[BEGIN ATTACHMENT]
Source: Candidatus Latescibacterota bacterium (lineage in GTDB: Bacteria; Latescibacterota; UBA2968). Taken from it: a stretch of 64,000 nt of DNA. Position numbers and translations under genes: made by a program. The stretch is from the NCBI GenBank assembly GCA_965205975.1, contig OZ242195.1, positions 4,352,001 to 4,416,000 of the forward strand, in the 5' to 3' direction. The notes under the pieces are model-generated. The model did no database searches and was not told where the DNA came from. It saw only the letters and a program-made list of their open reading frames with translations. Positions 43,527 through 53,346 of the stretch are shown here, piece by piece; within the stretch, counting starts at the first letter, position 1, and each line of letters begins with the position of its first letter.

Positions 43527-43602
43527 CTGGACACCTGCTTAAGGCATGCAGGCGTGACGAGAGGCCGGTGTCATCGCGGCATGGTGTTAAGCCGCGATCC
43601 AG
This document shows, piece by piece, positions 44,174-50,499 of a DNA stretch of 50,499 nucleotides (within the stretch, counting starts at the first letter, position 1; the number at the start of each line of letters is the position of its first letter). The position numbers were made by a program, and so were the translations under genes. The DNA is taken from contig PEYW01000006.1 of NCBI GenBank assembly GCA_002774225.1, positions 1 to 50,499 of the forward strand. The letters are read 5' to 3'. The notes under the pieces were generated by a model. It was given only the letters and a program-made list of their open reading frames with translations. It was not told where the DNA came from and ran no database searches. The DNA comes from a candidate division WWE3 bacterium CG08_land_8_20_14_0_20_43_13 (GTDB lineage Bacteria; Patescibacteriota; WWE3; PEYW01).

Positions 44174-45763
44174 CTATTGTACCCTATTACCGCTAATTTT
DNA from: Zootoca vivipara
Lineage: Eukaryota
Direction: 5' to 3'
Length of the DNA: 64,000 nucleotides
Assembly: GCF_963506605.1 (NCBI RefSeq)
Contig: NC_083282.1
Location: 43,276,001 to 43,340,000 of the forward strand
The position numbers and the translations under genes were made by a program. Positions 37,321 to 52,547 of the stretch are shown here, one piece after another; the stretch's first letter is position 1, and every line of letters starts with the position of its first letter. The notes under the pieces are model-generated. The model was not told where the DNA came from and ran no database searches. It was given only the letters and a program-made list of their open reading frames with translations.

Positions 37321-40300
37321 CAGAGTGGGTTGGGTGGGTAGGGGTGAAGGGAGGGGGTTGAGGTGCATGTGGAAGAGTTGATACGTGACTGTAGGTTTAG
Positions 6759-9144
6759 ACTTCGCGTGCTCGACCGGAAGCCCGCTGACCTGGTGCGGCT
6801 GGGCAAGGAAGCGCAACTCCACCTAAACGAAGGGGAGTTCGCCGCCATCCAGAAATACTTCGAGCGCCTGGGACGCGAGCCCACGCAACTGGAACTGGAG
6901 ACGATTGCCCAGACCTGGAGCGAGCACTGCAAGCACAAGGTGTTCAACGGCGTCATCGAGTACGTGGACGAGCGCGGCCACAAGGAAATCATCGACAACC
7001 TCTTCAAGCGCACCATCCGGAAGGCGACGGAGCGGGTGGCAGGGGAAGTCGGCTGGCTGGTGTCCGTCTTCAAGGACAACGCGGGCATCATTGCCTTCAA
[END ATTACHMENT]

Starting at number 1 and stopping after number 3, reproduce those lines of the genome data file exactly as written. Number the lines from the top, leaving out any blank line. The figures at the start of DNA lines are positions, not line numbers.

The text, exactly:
Source: Candidatus Latescibacterota bacterium (lineage in GTDB: Bacteria; Latescibacterota; UBA2968). Taken from it: a stretch of 64,000 nt of DNA. Position numbers and translations under genes: made by a program. The stretch is from the NCBI GenBank assembly GCA_965205975.1, contig OZ242195.1, positions 4,352,001 to 4,416,000 of the forward strand, in the 5' to 3' direction. The notes under the pieces are model-generated. The model did no database searches and was not told where the DNA came from. It saw only the letters and a program-made list of their open reading frames with translations. Positions 43,527 through 53,346 of the stretch are shown here, piece by piece; within the stretch, counting starts at the first letter, position 1, and each line of letters begins with the position of its first letter.

Positions 43527-43602
43527 CTGGACACCTGCTTAAGGCATGCAGGCGTGACGAGAGGCCGGTGTCATCGCGGCATGGTGTTAAGCCGCGATCC